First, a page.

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Re: "Veantur" and language change in Tolkien ("Idiosyncratic canon" (...please!)

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  • Carl F. Hostetter
    In Elfling message 32478 (
    Message 1 of 2 , Oct 2 12:15 PM
      In Elfling message 32478 (<http://groups.yahoo.com/group/elfling/
      message/32478>), "quildarener" wrote:

      > I believe there are enough instances, inside and outside of Helge's
      > Quenya course, of his discussing both sides of an Elvish language
      > question and emphasizing uncertainty where it exists to show that
      > he is not trying to impose any canon on anyone,

      First, no one (least of all Pat) has claimed that Helge is "trying to
      _impose_ a canon" on anyone. I invite you not to import your own
      terms into the discussion. For his part, Pat simply noted (<http://
      groups.yahoo.com/group/lambengolmor/message/799>) that there exist
      idiosyncratic canons of vocabulary among neo-Elvish practitioners --
      which is clearly the case, considering how much of Tolkien's lexicons
      are dismissed as "obsolete" or otherwise ignored, a fact that you
      yourself have been at pains to criticize on Elfling of late (the left
      hand knows not etc.). Second, Pat was NOT speaking about Helge's
      course, but rather (and this only by default, as by default it does
      constitute the primary neo-Elvish canon of vocabulary) Helge's Quenya
      "wordlist", which since it clearly does NOT contain all of the Quenya
      vocabulary Tolkien created, and clearly DOES make judgments about
      what does or does not constitute "valid" Quenya vocabulary (at times
      by failing to mention the evidence _against_ Helge's judgment), and
      DOES declare various forms to be "obsolete", even "certainly
      obsolete", obviously DOES constitute a canon of forms.

      (I note that I made essentially these same observations before, on
      Elfling even, and yet you continue to proceed as though I had not,
      and continue to misrepresent Pat's actual words, which I note you
      fail to quote, but only (mis-)characterize without citation.)

      > where "possibly" or "probably" is missing from discussion of
      > alternatives it is "probably" inadvertent or an attempt to simplify
      > a complex question in a long vocabulary list.

      Granted -- and never in dispute, so I fail to see why you bring it up
      here. But what about where Helge states that something is "certainly"
      obsolete, as in the case of _vea_ 'sea'? You know, the _specific_
      case _actually_ under discussion, which Pat _actually_ addressed

      > Even in those cases, most of the users of his site are thoughtful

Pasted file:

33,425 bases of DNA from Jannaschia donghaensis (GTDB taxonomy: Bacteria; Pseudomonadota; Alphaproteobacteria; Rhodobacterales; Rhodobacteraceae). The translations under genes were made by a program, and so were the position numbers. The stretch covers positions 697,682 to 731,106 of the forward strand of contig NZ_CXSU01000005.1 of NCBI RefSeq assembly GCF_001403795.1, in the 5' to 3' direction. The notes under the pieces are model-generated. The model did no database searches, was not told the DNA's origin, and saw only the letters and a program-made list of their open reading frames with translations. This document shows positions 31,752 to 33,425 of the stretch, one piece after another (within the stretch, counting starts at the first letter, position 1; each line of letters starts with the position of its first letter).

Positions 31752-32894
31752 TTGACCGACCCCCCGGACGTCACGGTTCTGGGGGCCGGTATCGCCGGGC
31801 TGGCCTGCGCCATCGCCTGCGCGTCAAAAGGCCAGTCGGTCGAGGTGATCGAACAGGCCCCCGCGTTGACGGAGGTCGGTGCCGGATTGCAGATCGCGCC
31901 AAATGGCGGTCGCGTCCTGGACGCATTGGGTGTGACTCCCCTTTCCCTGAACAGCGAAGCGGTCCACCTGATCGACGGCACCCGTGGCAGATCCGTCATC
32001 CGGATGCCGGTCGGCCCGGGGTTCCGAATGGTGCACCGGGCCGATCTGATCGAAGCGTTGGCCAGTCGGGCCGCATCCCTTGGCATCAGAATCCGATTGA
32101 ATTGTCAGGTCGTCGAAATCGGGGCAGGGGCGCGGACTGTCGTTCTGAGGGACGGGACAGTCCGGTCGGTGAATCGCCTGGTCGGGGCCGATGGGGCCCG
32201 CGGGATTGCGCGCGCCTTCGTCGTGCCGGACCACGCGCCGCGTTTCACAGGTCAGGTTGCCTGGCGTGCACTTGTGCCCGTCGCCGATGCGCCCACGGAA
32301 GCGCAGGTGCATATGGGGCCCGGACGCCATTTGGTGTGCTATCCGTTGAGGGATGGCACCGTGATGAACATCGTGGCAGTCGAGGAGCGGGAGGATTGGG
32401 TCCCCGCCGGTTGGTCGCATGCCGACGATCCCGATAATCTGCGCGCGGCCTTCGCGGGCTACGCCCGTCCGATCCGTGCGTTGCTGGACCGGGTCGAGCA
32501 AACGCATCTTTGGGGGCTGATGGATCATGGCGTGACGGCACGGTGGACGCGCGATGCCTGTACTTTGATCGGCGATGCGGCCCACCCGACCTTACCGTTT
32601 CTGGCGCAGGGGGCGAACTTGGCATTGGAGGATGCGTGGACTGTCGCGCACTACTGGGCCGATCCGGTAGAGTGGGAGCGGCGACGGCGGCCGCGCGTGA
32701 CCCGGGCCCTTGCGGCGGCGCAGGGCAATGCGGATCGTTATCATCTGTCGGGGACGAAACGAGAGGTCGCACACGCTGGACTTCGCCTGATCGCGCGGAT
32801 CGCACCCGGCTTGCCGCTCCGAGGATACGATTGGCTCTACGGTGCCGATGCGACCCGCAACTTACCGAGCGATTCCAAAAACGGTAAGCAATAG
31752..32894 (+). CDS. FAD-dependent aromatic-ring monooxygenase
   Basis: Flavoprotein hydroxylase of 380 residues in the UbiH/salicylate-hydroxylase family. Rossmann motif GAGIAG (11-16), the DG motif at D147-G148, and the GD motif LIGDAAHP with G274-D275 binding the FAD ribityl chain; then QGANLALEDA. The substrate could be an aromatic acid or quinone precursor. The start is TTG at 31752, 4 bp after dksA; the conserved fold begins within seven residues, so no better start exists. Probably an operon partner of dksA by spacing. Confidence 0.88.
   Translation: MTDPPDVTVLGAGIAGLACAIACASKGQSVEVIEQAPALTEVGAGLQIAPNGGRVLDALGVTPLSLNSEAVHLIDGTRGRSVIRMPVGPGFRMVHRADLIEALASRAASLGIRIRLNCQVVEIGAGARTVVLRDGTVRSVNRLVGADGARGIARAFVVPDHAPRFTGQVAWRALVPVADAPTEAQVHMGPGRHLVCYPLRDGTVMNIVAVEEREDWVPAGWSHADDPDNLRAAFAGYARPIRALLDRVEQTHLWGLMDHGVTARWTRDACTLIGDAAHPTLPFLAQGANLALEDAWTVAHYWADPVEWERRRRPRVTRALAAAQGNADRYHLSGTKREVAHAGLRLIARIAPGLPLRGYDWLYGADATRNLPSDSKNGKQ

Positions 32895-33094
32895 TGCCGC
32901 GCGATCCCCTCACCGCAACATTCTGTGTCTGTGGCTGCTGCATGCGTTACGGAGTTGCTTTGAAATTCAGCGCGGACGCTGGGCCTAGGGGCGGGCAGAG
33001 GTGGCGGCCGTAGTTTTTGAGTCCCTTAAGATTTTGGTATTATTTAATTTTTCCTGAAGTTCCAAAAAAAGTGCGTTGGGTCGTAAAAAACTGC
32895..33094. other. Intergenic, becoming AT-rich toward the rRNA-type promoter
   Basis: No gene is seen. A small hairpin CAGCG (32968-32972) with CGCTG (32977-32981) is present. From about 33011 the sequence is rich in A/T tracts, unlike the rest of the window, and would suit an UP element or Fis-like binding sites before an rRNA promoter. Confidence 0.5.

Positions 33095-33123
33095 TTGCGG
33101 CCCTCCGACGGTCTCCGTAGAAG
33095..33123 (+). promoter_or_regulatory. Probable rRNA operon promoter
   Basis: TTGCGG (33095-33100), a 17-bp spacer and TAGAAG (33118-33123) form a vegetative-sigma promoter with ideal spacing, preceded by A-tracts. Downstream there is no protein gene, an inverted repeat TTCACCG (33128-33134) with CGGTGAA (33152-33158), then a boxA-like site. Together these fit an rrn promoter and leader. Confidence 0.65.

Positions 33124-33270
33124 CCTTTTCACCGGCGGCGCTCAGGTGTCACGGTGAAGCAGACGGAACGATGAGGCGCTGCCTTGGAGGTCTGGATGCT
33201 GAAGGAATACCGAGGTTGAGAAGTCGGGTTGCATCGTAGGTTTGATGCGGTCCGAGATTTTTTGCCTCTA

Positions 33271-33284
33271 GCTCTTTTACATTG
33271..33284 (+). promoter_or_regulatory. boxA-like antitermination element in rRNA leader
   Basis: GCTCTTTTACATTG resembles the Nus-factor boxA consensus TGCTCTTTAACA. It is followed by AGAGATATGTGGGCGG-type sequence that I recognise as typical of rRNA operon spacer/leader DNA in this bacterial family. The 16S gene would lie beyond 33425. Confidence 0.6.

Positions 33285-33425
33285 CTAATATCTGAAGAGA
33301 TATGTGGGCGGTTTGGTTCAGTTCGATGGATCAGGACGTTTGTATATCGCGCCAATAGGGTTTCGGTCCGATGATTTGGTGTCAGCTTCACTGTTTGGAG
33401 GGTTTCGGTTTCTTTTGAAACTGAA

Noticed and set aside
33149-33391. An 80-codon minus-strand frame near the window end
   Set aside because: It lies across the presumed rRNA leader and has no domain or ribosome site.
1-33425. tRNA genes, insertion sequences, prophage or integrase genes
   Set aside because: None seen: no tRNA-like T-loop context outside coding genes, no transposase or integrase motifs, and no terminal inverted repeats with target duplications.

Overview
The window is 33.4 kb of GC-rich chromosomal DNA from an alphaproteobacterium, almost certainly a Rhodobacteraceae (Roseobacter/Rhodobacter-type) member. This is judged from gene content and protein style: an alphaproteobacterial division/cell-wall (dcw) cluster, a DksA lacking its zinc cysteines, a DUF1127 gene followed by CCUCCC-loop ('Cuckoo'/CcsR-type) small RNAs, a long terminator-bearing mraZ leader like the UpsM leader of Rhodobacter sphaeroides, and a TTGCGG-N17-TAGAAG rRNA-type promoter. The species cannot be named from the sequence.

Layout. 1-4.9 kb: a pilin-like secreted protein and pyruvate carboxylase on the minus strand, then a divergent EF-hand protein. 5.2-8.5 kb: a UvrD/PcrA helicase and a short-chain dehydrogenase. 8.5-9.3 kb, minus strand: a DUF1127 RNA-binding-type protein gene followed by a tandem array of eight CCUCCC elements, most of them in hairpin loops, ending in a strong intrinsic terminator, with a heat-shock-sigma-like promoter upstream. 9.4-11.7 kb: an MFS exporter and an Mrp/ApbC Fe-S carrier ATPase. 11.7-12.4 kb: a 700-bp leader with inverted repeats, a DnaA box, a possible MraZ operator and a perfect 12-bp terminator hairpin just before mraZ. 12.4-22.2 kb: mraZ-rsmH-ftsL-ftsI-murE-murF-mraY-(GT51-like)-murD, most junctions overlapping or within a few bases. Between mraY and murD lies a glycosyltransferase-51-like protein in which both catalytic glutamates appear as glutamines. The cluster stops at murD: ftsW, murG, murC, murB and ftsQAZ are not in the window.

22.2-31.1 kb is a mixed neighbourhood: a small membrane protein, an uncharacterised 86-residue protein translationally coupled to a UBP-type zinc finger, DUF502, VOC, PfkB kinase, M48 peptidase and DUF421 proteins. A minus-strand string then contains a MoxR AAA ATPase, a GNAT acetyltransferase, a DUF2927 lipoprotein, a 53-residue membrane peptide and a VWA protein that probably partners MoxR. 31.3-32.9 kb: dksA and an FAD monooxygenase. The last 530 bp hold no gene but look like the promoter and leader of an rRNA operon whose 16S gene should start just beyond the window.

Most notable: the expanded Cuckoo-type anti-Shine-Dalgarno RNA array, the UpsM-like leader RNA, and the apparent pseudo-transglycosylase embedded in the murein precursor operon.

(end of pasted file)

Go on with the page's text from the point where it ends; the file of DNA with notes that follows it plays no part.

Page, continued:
> and intelligent enough to make up their own minds on this subject,
      > and Helge has little or nothing to apologize for.

      But again, _those_ cases were _not_ raised by Pat, but by you; so no
      one has asked Helge to apologize in _those_ cases, nor has anyone
      other than you even thought that he might be asked to do so.

      > Much of Wynne's complaint seems to stem from the fact that Helge's
      > work reaches a wider audience than Wynne's does; if so, this is by
      > Wynne's own choice and not Helge's fault.

      It can seem that way only to one like yourself who clearly has not
      bothered to read Pat's words, which had nothing to do with any such
      "complaint" (<http://groups.yahoo.com/group/lambengolmor/message/799>):

      "Apparently _Mornvenniath_ is a sort of "forgotten word", excluded
      from the idiosyncratic canons of the neo-Elvish practitioners
      (despite the fact that it provides confirmation of the enduring
      existence of N. _ment_), and not yet analyzed by scholars. There are
      a lot of these forgotten words to be found in "The History of Middle-
      earth" volumes,"

      If Pat here is "complaining" about anything, it is that not enough
      people are paying attention to what TOLKIEN wrote; so in your view of
      things the contrast would have to be between the audiences, not of
      Helge's work vs. Pat's, but of Helge's work vs. Tolkien's! Which
      rather makes Pat's case for him, so thanks for the reinforcement.
    • Carl F. Hostetter
      In Elfling message 32507 (
      Message 2 of 2 , Oct 5 8:54 AM
        In Elfling message 32507 (<http://groups.yahoo.com/group/elfling/
        message/32507>), "Quildarener" wrote:

        > Applying a real-life language perspective such as this allows us to
        > reconcile, explain and treat as something closer to a unified
        > language, in which many apparently conflicting forms are equally
        > valid, what a purely artificial-creation approach would be forced
        > to leave as a bewildering multiplicity of forms to be "accepted" or
        > "rejected," depending on what real or imagined stage of Tolkien's
        > "scheme" we are discussing.

        That's not a bad way to succinctly describe the formation of the
        "idiosyncratic canons" that Pat Wynne was referring to. So once
        again, thanks for the support of Pat's point.
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